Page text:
China appears to have lost support for its legal positions in the South China Sea dispute since a United Nations court in the Hague ruled in favor of the Philippines in a case brought against China over claims in the South China Sea on July 12.
That’s the main conclusion of a recently released report from the Asia Maritime Transparency Initiative (AMTI), a project of the Washington think tank Center for Strategic and International Studies (CSIS).
China claims exclusive territorial rights over most of the area as defined by the so-called nine-dash line that the Chinese draw on maps to delineate their claims.
The Permanent Court of Arbitration in The Hague said there was no legal basis for China to claim historic rights to resources within the areas claimed.
China boycotted the hearings and, within hours of the verdict, announced that its rejection of the court’s decision. This despite the fact that the UN Convention on the Law of the Sea (UNCLOS), which China has signed, provides for a compulsory dispute settlement process.
Which countries recognize the decision as legally binding on both parties? The answer, notes the AMTI report, “will determine its ultimate value, as international pressure is the court’s only enforcement mechanism.”
The dispute includes implications for freedom of navigation and overflight in the region. An estimated $5 trillion in cargo passes through the South China Sea every year by ship.
Brunei, Malaysia, the Philippines, Taiwan, and Vietnam have all also articulated claims to parts of the area in dispute.
The dispute at one point led to a standoff between Philippine marines and Chinese naval and law enforcement vessels. A Chinese blockade prevented the resupply of the marines stationed aboard the BRP Sierra Madre at Second Thomas Shoal.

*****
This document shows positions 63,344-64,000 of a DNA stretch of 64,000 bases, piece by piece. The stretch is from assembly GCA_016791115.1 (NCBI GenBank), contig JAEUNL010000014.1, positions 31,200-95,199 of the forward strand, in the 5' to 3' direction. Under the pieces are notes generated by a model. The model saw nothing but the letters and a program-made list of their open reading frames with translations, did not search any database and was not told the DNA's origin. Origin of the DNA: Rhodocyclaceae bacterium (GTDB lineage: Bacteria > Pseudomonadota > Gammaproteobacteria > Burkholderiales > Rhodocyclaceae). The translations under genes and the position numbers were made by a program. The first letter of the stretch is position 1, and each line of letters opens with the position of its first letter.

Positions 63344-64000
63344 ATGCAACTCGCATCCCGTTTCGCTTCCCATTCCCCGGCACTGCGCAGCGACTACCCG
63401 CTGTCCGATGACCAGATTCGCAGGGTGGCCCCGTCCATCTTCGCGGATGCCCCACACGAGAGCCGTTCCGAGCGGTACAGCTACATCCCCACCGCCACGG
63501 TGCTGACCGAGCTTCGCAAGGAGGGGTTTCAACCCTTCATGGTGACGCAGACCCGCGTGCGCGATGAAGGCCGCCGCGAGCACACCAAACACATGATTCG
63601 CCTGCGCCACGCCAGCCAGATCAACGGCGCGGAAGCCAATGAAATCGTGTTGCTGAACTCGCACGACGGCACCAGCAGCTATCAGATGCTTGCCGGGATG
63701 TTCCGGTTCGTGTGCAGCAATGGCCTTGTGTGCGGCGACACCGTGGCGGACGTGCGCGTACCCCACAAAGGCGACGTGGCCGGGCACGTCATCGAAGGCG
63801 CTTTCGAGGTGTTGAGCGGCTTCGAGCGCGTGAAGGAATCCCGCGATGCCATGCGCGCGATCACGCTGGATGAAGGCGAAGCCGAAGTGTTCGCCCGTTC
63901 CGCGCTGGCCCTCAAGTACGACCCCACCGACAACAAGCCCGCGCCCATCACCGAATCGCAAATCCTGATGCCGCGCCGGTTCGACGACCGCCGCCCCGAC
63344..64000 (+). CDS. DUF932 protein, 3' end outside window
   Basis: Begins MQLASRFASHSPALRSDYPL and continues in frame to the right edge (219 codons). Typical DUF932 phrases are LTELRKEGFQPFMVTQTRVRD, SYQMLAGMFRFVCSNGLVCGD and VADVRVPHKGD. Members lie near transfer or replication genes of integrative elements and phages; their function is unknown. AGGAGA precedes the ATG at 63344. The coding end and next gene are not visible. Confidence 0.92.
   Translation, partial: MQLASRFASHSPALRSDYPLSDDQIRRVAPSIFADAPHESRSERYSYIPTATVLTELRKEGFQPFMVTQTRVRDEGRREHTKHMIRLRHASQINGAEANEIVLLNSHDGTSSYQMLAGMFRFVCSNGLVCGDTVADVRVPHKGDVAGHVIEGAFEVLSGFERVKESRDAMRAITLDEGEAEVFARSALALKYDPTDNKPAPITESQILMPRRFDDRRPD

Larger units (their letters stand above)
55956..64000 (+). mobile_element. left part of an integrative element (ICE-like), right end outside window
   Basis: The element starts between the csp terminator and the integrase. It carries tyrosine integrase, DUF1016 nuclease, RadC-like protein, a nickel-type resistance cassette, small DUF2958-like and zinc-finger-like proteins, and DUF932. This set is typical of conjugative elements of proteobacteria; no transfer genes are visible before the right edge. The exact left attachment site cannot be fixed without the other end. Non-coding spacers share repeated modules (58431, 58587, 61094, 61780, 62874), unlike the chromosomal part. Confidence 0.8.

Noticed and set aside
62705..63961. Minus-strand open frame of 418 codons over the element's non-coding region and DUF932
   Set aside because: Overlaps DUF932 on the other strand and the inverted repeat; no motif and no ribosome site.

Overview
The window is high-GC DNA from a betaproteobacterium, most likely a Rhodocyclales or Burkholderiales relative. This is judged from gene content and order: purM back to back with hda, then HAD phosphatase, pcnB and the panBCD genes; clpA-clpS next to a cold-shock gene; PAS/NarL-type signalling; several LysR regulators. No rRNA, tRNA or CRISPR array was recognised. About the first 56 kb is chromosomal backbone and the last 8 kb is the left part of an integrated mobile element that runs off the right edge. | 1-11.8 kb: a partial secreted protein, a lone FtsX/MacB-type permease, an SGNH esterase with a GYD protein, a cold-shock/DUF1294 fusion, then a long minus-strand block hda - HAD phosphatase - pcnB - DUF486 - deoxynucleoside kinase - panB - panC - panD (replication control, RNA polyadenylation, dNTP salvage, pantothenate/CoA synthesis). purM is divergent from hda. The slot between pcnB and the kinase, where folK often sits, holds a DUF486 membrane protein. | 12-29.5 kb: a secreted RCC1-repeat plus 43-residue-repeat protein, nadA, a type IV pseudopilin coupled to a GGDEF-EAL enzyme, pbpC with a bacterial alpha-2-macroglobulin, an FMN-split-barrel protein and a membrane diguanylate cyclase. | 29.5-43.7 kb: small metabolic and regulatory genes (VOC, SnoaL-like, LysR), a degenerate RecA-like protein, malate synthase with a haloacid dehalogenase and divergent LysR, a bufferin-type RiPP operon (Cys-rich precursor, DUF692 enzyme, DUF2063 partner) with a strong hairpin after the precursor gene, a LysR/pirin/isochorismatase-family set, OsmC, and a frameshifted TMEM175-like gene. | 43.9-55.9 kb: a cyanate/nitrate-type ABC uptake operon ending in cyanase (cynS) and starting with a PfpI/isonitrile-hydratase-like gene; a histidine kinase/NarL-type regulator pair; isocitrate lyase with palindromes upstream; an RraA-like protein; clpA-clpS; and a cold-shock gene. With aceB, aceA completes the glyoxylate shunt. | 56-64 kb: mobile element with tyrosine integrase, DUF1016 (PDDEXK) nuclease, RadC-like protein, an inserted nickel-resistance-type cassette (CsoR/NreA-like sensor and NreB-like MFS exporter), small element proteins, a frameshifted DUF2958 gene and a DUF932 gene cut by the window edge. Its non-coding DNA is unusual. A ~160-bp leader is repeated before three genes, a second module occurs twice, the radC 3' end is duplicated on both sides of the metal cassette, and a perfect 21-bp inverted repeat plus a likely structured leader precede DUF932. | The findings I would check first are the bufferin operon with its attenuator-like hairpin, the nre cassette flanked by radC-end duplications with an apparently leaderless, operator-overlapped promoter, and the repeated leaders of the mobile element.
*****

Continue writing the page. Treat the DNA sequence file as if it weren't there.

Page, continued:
Last month, a Vietnamese freighter sank after a collision with a Chinese ship, although no reports of foul play have been associated with that incident.
To determine which countries support The Hague ruling, AMTI investigated publicly available official statements.
Even before the ruling was ever publicized, Beijing embarked on a diplomatic effort to convince governments to support its position that the tribunal was illegitimate and lacked jurisdiction in the case. China’s Ministry of Foreign Affairs claimed that more than 60 countries supported its position, although AMTI could only find 31 countries that adopted that position on the record. Forty countries said that the panel’s ruling would be legally binding and called on China and the Philippines to respect it.
In the month since the ruling was issued, AMTI identified seven countries that have publicly called for the award to be respected, 33 that have issued generally positive statements about the verdict, nine that are seemingly neutral or ambiguous on the subject, and six that have publicly rejected the ruling.
AMTI also identified a few differences pre- and post-ruling.
The 28 members of the European Union, and several non-members, endorsed binding arbitration under UNCLOS in a joint statement in March about the South China Sea. But after the verdict was rendered, those same countries failed to endorse the final ruling as legally binding. “These,” the AMTI report noted, “included Germany, France, Italy, and the United Kingdom, all of which signed onto a statement at the May G-7 meeting in Japan that had called on China to abide by the forthcoming ruling.”
Montenegro, a signatory to the March statement actually reversed its after July 12 award and sided with China in rejecting the ruling.
India, Malaysia, Myanmar, and South Korea—all of which remained silent before the ruling—have since issued positive statements regarding the award, without explicitly calling on China to submit to the court’s judgment.
Taiwan, on the other hand, rejected the ruling on the grounds that the court refused to consider Itu Aba, Taipei’s only occupied feature in the Spratly Islands, legally an island.
Most of the support that China previously claimed has not been seen since the ruling. The 22 members of the Arab League issued statements which mentioned the right of countries to exempt certain types of disputes from compulsory settlement under UNCLOS article 298, backing China’s claim of lack of jurisdiction. But those statements did not translate into public opposition to the recent judgment.
The AMTI report also found a strong correlation between the level of support shown for the South China Sea arbitration, and a country’s level of corruption and strength of governance/rule of law, as measured by several international indexes.
“Generally,” the report concluded, “countries with greater respect for rule of law at home and more insulated from Chinese economic coercion have been more willing to speak in defense of the arbitral tribunal and international law more broadly.”
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